But later, Breyer confronted questions of fairness. For instance, if prosecution witnesses testified to incriminating documents retrieved from the defendants' computers, would defense lawyers be permitted to conduct cross-examinations about favorable materials on the very same computers, he pondered.
"If in your case in chief, you introduce specific evidence of their state of mind, then I don't know how logically one can draw the line," Breyer told prosecutors.
To which Ault responded: "Their evidence is not admissible and our evidence is."
UC-Hastings law professor Rory Little said evidentiary calls related to evidence of mens rea, or criminal intent, can be tough.
"If you don't let it in, you automatically set up an appellate argument," Little said.
According to court records, Napoli, a resident of Newtown Square, Pa., launched his first online pharmacy in November 2004 and contracted with two physicians to sign prescriptions based on online applications. Johnson managed the computer systems used to run the pharmacy from his hometown in Illinois.
Napoli, who previously owned a dance and music studio, believed he was complying with federal law by having a physician review prescriptions, said Cannon, Napoli's lawyer.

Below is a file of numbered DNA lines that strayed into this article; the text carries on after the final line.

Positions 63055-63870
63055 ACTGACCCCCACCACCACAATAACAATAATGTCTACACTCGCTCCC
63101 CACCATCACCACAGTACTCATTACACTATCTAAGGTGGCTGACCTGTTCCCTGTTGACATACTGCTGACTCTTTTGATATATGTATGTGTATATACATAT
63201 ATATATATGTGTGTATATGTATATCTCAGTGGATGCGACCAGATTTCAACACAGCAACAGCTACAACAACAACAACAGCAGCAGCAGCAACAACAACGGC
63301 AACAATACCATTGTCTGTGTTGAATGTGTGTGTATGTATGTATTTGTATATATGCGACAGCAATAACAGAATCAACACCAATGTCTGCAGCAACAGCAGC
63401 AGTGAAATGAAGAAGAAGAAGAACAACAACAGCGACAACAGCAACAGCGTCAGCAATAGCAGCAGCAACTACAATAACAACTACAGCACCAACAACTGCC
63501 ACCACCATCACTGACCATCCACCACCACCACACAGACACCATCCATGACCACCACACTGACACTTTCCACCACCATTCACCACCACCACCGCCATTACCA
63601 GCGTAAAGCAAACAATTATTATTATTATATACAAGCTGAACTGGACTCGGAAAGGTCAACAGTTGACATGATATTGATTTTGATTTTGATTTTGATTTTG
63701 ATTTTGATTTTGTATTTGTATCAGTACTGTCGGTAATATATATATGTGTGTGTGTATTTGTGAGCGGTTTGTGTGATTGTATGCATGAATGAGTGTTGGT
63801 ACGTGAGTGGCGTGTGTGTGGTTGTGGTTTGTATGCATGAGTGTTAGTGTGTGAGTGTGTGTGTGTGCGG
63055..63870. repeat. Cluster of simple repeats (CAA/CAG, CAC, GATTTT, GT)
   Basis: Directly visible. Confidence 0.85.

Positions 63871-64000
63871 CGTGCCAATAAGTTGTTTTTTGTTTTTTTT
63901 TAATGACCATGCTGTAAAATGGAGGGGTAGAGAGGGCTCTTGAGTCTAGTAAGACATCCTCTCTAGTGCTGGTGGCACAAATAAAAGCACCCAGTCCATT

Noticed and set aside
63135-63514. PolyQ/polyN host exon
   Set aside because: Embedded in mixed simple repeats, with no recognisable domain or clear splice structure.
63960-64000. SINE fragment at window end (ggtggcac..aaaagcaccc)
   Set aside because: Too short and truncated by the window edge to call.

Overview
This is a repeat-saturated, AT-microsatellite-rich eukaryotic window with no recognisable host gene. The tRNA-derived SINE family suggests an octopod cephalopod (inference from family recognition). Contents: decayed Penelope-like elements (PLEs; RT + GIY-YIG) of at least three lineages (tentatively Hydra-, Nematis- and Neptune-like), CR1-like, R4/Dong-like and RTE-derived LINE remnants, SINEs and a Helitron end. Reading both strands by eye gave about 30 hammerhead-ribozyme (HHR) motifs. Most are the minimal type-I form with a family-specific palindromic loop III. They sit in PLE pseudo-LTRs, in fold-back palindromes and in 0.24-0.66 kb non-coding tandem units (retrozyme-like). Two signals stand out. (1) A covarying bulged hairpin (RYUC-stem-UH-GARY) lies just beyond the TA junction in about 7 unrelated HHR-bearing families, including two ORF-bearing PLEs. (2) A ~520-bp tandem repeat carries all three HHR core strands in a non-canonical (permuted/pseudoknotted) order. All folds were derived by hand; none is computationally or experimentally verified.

"He tried to be fully legitimate," Cannon said. "He consulted lawyers as he went into this business."
Later that year, agents with the U.S. Drug Enforcement Administration told the physicians working for Napoli that their practice of prescribing medications based solely on online questionnaires was illegal. Both doctors subsequently quit the company, according to court records.
In November 2005, Napoli launched a new Internet pharmacy under the name Safescripts Online and recruited Carozza, a Garden City, N.Y., doctor, to approve prescriptions. In an email exchange cited by prosecutors, Johnson asked Napoli what he wanted for Christmas that year, and Napoli responded, "The DEA off my back and for this business to run for 12 more months."
But the government became an even bigger problem for Napoli in 2006. In February, prosecutors notified Napoli he was the target of a federal grand jury investigation in the Northern District of California, and in March, the DEA closed down the main pharmacy which filled prescriptions for Safescripts.
Napoli began using another pharmacy, which was shut down by the DEA in April for filling Internet drug orders at a rate of 3,500 to 4,000 per day, according to prosecutors.